TIME Business

Let’s Fix It: Bring Diversity to the C-Suite

Denise Morrison attends the Thrive Arianna Huffington panel during AWXI on October 1, 2014 in New York City.
Denise Morrison attends the Thrive Arianna Huffington panel during AWXI on October 1, 2014 in New York City. Monica Schipper–Getty Images

Denise Morrison is the President and CEO of Campbell Soup Company.

I’m from a generation of women that found it exhilarating to shatter the glass ceiling. We viewed obstacles as opportunities and earned our seat at the leadership table

This Influencer post originally appeared on LinkedIn. Denise Morrison shares her thoughts as part of LinkedIn’s Influencer series, “Let’s Fix It” in which the brightest minds in business blog on LinkedIn about how they would fix what’s broken in this world. LinkedIn Editor Amy Chen provides an overview of the 60+ Influencers that tackled this subject as part of the package. Follow Denise Morrison and insights from other top minds in business on LinkedIn.

I’m a woman and a CEO, which at present is a rare occurrence in Fortune 500 companies. If I had a magic wand (and they’re also hard to find), one of the first things I’d fix would be increasing diversity in the C-suite.

I feel strongly about the need for diversity, and with good reason. I’m from a generation of women that found it exhilarating to shatter the glass ceiling. We viewed obstacles as opportunities and earned our seat at the leadership table.

But we still have a long way to go. Glaring diversity and gender gaps in business remain. Consider this – women make up slightly more than half of the U.S. population but we account for only 5 percent of the CEOs in the Fortune 500. I was heartened to see that Safra Catz was appointed co-CEO of Oracle last month. Including her, I’m one of 25 women CEOs in the Fortune 500 and one of 53 in the Fortune 1000, a group that includes my sister Maggie Wilderotter, Chairman and CEO of Frontier Communications.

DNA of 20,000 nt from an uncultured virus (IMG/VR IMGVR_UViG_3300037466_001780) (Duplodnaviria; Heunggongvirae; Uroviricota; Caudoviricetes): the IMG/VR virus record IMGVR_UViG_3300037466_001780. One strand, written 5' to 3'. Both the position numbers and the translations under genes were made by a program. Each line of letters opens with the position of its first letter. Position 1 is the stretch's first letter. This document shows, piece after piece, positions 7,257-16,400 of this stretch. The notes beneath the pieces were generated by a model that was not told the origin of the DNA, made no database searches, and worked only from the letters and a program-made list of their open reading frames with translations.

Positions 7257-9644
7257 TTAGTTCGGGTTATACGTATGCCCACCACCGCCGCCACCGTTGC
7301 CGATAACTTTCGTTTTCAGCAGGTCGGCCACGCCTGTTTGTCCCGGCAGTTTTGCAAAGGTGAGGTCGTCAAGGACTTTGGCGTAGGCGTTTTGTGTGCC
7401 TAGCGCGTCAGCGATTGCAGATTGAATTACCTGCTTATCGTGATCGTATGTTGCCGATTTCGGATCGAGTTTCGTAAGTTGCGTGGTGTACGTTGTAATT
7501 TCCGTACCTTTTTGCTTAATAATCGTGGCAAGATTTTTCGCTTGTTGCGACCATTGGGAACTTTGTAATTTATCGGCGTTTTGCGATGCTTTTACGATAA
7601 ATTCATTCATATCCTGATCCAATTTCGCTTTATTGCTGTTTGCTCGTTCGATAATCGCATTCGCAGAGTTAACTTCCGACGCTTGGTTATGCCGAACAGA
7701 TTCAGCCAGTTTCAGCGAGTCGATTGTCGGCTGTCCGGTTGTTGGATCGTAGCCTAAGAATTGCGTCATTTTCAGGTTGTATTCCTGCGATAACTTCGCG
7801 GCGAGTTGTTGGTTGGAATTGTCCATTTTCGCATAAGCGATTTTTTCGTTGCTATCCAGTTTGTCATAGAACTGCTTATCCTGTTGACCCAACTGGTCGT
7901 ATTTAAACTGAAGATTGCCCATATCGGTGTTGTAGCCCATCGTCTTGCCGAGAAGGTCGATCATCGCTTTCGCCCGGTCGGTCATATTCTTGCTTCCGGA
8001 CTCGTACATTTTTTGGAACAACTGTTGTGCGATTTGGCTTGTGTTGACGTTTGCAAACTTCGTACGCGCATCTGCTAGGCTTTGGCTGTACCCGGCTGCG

When Maggie and I speak together publicly at various business schools and events (it’s one way for two busy sisters to see each other on a regular basis), we talk about the scarcity of women in the C-suite and how we broke the gender barrier. Our success started with our parents.

When we were growing up in Elberon, New Jersey, our mother told us “ambition is a part of femininity” and our dad, a high-ranking executive at Bell and AT&T, inspired us to pursue business careers.

When Dad came home from work, he’d turn our family dinners into tutorials on business, money, sales and profit margins. He shared fascinating stories about his customers, marketing and my favorite topic when I was a kid – new product launches. Our father also took us to his office before the advent of “Take Your Child to Work Day.”

In an era when leadership positions in public companies were reserved for men, he said the business world would open up to women and he wanted us to be prepared.

Things have changed since then — slowly. I’m the first woman to lead Campbell in its 145-year history and one of four women serving on our Board of Directors this year. But when I attend meetings with other CEOs, there are still times when I’m one of the few women in the room.

But women aren’t the only people missing in the C-suite. Minorities are vastly underrepresented in the Fortune 500, with African-American, Asian and Latino CEOs each in the range of 1 to 2 percent.